Last reviewed by Dr. Raj MD on January 12th, 2022.
What is Venous Stasis Ulcer?
These are wounds that occur in your legs and are the major reason that chronic wounds, which is a wound that will not heal in a set of stages in an orderly manner and an amount of time that is predictable the way most normal wounds do, happen in seventy to ninety percent of venous stasis ulcers.
These types of ulcers are also known as ulcus crusis, stasis ulcers, leg ulcers, or varicose ulcers. This type of ulcer affects approximately five hundred thousand to six hundred thousand people in the United States each year along with the lost of two million work days.
Treatment costs for venous stasis ulcer is approximately three billion dollars each year in the United States. Of all leg ulcers seen, this one is the most common.
Venous stasis ulcer is usually found in the lower leg on the inner part that is just above your ankle but can occur anywhere on the leg below the knee and can affect one or both legs. There may even be more than one venous stasis ulcer on the leg. As a person ages there is more of a chance for developing this type of ulcer.
Venous Stasis Ulcer Symptoms
Normally a venous stasis ulcer will present itself as an open sore, which will usually be in an area on the leg that is already a red to brown discoloration which may have been there for a long time. Other symptoms may include:
- The area will most likely be swollen.
- Before the formation of the venous stasis ulcer the skin may have been itchy and flaky, which is known as stasis dermatitis. This is eczema of your skin because of blood that is perfusing through and settling into layers of your skin. When this happens it breaks down the skin and deposits melanin and hemosiderin, which is the blood seeping into your skin and staining your skin because the venous system is unable to pump it up to your heart adequately.
- The base is usually red but there may be a white to yellow tissue that overlies the base. This is known as fibrous tissue which is basically scar tissue that did not promote healing.
- There may be a drainage that comes from the wound that can be clear to yellow in color.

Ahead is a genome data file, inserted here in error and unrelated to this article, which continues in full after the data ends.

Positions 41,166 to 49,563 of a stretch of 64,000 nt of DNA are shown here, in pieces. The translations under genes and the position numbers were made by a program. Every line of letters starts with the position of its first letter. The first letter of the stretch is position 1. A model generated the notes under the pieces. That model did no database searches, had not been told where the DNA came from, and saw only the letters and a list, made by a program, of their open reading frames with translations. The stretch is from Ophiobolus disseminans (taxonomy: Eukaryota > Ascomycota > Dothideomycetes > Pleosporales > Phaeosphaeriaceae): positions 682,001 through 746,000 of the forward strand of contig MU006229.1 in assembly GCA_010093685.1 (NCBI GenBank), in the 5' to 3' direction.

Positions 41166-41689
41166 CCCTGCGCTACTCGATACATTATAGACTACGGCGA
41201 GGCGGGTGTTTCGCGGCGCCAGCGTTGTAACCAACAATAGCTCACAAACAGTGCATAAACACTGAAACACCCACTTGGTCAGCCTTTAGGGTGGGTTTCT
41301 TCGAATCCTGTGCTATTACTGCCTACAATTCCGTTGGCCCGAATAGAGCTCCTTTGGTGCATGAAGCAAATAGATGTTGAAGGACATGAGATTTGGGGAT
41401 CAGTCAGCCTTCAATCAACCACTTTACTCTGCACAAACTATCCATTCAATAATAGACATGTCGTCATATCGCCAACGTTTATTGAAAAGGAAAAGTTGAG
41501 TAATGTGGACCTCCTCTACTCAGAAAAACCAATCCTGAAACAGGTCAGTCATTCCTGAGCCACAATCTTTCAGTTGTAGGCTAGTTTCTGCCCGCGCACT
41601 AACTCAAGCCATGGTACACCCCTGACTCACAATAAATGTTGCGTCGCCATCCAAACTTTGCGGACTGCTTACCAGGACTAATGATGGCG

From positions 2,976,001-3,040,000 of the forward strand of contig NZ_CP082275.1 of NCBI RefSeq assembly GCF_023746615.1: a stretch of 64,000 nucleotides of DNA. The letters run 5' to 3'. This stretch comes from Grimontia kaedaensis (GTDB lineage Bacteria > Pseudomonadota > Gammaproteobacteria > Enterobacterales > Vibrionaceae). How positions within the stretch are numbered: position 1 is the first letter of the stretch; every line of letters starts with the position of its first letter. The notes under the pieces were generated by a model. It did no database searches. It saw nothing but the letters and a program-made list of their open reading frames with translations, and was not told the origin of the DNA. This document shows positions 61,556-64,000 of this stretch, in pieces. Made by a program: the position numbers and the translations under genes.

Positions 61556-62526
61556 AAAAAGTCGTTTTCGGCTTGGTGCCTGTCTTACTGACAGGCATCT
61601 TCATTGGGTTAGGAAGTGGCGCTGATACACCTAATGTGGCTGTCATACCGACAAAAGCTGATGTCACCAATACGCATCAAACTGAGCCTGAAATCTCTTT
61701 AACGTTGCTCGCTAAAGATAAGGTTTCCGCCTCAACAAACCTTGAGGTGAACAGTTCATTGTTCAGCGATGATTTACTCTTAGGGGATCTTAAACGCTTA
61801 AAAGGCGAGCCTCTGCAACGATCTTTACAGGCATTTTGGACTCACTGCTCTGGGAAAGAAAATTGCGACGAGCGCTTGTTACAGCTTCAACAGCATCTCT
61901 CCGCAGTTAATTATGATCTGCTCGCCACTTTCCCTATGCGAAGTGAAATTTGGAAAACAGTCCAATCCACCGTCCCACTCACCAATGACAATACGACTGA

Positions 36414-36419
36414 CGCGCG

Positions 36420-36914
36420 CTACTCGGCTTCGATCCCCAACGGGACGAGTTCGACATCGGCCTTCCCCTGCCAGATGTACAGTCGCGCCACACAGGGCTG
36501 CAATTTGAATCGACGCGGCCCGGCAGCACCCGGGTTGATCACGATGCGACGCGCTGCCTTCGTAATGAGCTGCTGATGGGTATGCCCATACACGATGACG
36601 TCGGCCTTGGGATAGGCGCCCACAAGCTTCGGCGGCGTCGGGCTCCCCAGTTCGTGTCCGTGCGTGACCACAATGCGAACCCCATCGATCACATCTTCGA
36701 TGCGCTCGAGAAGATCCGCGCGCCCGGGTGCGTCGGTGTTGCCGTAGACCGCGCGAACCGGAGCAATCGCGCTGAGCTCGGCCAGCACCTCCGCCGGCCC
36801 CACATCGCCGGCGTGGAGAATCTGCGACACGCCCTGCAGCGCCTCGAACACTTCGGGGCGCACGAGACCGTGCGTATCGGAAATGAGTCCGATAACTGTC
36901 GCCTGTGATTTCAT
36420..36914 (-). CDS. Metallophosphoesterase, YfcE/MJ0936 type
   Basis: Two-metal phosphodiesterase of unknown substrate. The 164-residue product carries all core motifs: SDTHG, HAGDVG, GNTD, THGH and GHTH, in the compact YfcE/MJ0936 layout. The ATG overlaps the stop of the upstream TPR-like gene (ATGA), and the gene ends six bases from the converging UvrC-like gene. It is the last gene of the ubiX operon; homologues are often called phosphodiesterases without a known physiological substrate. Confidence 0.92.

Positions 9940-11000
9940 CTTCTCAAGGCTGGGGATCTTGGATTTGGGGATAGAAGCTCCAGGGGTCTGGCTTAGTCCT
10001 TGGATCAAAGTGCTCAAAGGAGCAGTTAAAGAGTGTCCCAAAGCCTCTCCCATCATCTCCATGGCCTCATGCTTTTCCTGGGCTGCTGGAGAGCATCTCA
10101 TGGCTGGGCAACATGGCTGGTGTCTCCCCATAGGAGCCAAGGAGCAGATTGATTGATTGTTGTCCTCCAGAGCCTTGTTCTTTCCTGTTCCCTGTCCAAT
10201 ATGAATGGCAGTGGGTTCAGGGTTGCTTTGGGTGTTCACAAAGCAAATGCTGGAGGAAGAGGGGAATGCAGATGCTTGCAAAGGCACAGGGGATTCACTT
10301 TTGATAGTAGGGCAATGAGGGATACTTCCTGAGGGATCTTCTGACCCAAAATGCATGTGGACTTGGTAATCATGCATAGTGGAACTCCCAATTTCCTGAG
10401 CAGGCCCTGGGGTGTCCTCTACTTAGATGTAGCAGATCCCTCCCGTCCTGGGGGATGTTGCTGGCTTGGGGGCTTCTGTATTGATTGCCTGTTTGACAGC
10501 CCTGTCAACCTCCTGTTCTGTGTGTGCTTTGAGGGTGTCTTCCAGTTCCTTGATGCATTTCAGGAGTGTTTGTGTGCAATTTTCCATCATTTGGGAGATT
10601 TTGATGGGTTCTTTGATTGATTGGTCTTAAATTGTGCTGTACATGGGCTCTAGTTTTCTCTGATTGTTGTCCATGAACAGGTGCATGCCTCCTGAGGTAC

- The skin around the venous stasis ulcer may appear swollen, shiny, and tight with a tinge of reddish-brown and the skin may appear thin.
- It may be itchy.
- It may feel warm or hot.
- The pain associated with a venous stasis ulcer will vary and can be a burning or aching sensation along with a fullness or heaviness in the leg.
- There may be varicose veins present.
- There may be mild to severe edema of the lower leg, ankle, and foot.
- Having sensations of fatigue.
The cause of venous stasis ulcer is a poor function of your venous system which simply means that your legs are not pumping blood back to your heart properly. Other causes may include:
- Varicose veins resulting from pregnancy.
- Being obese
- Hereditary factors.
- Having a history of blood clots known as phlebitis.
- Having a history of trauma to your lower leg which some physicians consider the number one source of these type of ulcers.
- Having an inflammatory disease like lupus, sclerodema, or vasculitis or other rheumatological disease.
- Having a history of lying or sitting in one position for too long of a period of time.
- Being a paraplegic because they do not have the pumping ability in their calf muscles.
The treatment that is used for venous stasis ulcer depends on the severity of the ulcer. To help with the pain simply elevating the leg for an hour will help bring relief.
Usually the standard treatment involves using compression of the leg that is affected to help minimize swelling because if you do not get rid of the constant swelling you are reducing dramatically having the wound close. The types of compression that may be used include using ace bandages or other multilayer compression wraps or compression stockings.
If a person cannot stand compression over the venous stasis ulcer because of the pain physicians have used in recent years a medication called Pentoxifylline (Trental). The medication can help to improve the circulation down to your feet and can help improve the wound environment so that it will heal faster. The physician may use this medication alone or with compression therapy.
They will usually remove the dead tissue in order to better treat the venous stasis ulcer because the dead tissue can harbor bacteria and when the dead tissue is removed it will help to clear up the infection. If the wound is not infected, removing the dead tissue will help reduce the chances of it becoming infected.
Venous Stasis Ulcer Pictures
Pictures collection of Venous Stasis Ulcer…